Reuben Mezrich M.D., Ph.D., has been named chair of the Department of Diagnostic Radiology and Nuclear Medicine at the University of Maryland School of Medicine and chief of Diagnostic Radiology at the University of Maryland Medical Center.
Dr. Mezrich comes to the University of Maryland from Harvard Medical School, where he was associate professor and director of technology at the Center for Innovative Minimally Invasive Therapy, and an attending radiologist at Brigham & Women's Hospital. He also concurrently served as a senior lecturer at the Massachusetts Institute of Technology in the Department of Electrical Engineering and Computer Science, and at the Sloan School of Business.
"My ultimate goal is to elevate the University of Maryland to world class status in academics and radiology research," says Dr. Mezrich. "We are already strong clinically, but by using cutting-edge computer technology, we can push computed axial tomography (CT), magnetic resonance imaging (MRI) and ultrasound imaging to a new level."
An innovator in radiology and imaging, Dr. Mezrich spent the first half of his career as an electrical engineer, developing and improving technology in the lab. He holds 25 patents, many of which were obtained before he became a physician.
One of his most memorable inventions is a holographic imaging system which uses a laser pulse and magnetic field to write and erase images on magneto-optic film. Recalling the exhilaration he felt when he realized that his idea worked, Dr. Mezrich said, "I jumped so high, I hit my head on an overhead beam. I felt no pain as I ran up and down the halls with blood streaming over my face, looking for someone to witness the results."
Before CT and MRI came into wide use, Dr. Mezrich invented an ultrasound technique that could produce real time TV images of the human body. That technology is featured in the current issue of Engineering in Medicine and Biology as one of the most important developments in biomedical engineering over the past 50 years.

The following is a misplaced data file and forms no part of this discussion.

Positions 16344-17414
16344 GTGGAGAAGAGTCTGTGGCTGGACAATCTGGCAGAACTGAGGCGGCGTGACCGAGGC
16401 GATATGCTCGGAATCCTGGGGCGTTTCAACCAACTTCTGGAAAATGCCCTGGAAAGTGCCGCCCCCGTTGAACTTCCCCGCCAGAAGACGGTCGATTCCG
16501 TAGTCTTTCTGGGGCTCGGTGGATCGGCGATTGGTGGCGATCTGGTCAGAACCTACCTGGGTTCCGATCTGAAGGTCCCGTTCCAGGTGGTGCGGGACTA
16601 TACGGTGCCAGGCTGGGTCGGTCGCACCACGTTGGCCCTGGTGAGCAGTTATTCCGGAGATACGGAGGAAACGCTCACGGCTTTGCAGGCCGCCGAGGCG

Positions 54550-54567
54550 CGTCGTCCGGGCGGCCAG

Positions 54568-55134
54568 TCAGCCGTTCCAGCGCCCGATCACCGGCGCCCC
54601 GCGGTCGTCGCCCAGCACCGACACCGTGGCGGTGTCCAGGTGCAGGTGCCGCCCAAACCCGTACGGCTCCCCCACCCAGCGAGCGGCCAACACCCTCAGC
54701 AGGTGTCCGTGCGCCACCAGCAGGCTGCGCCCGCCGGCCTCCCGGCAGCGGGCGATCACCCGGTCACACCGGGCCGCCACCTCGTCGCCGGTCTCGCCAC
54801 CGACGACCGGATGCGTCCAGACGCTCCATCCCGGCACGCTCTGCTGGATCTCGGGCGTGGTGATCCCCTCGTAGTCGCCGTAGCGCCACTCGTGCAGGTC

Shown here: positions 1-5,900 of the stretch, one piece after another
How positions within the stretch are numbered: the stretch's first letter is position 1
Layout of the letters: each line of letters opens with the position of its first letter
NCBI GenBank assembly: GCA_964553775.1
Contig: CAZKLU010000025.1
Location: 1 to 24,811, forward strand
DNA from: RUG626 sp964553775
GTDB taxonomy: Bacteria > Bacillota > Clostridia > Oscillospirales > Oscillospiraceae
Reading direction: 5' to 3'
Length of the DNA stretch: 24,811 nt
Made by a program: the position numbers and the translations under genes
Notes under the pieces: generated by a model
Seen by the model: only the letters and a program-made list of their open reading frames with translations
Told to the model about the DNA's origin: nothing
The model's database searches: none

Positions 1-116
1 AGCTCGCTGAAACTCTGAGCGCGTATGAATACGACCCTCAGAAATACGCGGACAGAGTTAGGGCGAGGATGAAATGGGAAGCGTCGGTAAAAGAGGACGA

As an electrical engineer at Johnson and Johnson, Dr. Mezrich developed ultrasound mammography systems to detect breast cancer. While testing this technology, Dr. Mezrich discovered that he enjoyed working with patients even more than working in the lab. And that led to his decision to enter medical school at the age of 38.
"As both a physician and engineer, Dr. Mezrich has a unique understanding of how innovative technology can be used to extend the frontiers of research and improve patient care," says Donald E. Wilson M.D., M.A.C.P., Vice President for Medical Affairs, University of Maryland, and Dean of the School of Medicine. "We are pleased to have a person of his caliber on the faculty."
"I am confident that through Dr. Mezrich's leadership and unique expertise, we will stay ahead of the technological curve and continue to provide state-of-the-art diagnostic imaging services to our patients, which is such an important ingredient for excellent care," says Stephen C. Schimpff, M.D., CEO of the University of Maryland Medical Center.
From 1996 to 1999, Dr. Mezrich was an attending radiologist and associate professor of radiology at the University of Pennsylvania. In addition to serving as chief of emergency radiology, Dr. Mezrich was the interim chair of the department. Prior to that, he was professor of bioengineering at Rutgers University, and an associate professor of bioengineering at Robert Wood Johnson (RWJ) Medical School. He was also director of magnetic resonance imaging and an attending radiologist at RWJ University Hospital St. Peter's Medical Center in New Brunswick, New Jersey.
Dr. Mezrich received a B.S., M.S., and Ph.D. in electrical engineering from the Polytechnic Institute of Brooklyn. Dr. Mezrich received his M.D. from the University of Miami.
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